Woodbine is wonderful!

By: Richard White / November 2, 2013

Calgary is blessed with a wonderful array of communities from estate enclaves to urban villages.  City building is not just about attracting the “young and restless” i.e. “creative class” to your city, it is also about attracting and retaining executives and their families who might want a big house and yes a three-car garage. Estate living is every bit a part of city building as is urban villages in the city centre or at transit stations. 

This estate home in Woodbine backs onto Fish Creek Park offering sweeping views of the valley from the back deck.   

Calgary communities built from the ’60 to the ‘90s (established communities) with their big homes, large lots and front car garages are currently not in favour with City Council and planners, yet they are very popular with citizens of Calgary.  

Did you know Calgary boasts 14 million dollar communities i.e. communities with an average selling price of over one million dollars and five are over two million.  Almost all of the million dollar communities were built in the ‘60s to the ‘80s. What does that tell us?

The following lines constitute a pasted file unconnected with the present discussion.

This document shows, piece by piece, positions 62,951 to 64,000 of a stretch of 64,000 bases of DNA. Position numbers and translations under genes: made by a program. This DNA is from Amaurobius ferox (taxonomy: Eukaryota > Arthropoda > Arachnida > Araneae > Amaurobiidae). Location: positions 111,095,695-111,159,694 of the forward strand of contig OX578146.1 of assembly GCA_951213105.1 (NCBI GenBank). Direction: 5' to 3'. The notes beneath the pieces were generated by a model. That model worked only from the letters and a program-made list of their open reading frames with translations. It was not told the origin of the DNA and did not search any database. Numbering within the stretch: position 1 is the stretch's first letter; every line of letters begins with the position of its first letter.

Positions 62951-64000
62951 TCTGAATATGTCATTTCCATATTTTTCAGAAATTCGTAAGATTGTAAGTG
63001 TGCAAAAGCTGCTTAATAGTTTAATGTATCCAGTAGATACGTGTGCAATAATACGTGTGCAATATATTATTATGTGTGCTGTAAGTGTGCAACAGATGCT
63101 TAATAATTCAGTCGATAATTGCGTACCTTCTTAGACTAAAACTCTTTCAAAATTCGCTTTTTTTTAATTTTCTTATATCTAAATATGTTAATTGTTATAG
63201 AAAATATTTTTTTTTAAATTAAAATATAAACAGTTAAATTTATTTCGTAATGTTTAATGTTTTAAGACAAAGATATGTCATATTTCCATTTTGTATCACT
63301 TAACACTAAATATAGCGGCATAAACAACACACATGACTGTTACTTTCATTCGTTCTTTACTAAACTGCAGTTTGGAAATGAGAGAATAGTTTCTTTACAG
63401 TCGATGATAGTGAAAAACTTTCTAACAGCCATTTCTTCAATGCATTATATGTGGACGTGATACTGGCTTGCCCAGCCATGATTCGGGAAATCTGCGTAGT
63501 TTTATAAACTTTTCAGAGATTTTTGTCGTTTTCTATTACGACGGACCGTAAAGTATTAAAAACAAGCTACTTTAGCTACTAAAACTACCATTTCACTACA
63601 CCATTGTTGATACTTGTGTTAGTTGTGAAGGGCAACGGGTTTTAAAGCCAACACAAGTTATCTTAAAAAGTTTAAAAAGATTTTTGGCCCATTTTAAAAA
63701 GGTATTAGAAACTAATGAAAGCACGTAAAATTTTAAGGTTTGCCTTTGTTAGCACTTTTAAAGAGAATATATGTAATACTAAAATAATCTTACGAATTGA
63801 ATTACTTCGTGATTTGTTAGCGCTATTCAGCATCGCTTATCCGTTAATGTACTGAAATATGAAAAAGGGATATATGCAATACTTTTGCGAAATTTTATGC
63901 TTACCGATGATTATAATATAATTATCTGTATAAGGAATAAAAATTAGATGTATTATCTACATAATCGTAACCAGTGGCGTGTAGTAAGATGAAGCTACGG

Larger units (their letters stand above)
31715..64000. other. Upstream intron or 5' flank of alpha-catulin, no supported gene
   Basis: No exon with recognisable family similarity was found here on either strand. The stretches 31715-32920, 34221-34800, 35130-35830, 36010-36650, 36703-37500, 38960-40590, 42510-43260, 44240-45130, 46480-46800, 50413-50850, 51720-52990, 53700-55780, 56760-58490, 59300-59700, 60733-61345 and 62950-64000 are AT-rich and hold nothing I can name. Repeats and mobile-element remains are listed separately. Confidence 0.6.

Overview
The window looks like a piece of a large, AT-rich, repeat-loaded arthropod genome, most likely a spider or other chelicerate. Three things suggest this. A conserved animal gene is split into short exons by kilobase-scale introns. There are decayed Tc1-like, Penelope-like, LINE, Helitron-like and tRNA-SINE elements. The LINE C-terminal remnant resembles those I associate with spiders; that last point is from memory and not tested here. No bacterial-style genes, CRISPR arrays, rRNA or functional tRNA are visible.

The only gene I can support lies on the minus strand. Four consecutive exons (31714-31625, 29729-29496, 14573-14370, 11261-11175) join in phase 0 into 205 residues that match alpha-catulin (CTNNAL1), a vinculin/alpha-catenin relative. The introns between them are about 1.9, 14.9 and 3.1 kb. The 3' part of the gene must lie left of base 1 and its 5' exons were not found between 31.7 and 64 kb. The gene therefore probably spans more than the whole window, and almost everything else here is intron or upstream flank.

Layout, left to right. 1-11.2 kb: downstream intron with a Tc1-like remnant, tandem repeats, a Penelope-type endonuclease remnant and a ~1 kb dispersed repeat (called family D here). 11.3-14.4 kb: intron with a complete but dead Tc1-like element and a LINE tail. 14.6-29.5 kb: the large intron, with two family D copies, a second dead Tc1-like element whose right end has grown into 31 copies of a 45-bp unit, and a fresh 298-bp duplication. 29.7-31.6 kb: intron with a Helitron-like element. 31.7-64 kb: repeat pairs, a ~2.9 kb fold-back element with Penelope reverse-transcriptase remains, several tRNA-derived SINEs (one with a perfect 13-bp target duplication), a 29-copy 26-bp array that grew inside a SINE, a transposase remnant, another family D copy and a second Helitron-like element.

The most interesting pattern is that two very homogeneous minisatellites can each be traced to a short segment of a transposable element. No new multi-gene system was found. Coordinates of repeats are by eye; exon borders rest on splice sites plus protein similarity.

While current urban gurus are touting the importance of walkable communities using community “walkscores” (a rating system that determines how close you are to things like grocery stores, cafes and shopping, transit service, schools, recreation centers and professional services) as a means of measuring a communities desirability. What they are missing is that these amenities are not as important to everyone. 

Estate homes along the Fish Creek north bluff offer homeowners a tranquility that is very desirable for many executive families or young retirees.  For many retirees there is no longer a need to go downtown everyday or functions in the evening.  More and more time is spent at home.

For many, the access to a dog park is the most important amenity; especially given people are now walking their dog two and three times a day. For others, a quiet place to walk in nature several times a week is just as important as a grocery store. Did you know that bird watching is one of the fastest growing recreational activities? Where better to bird watch than near a major park or natural reserve?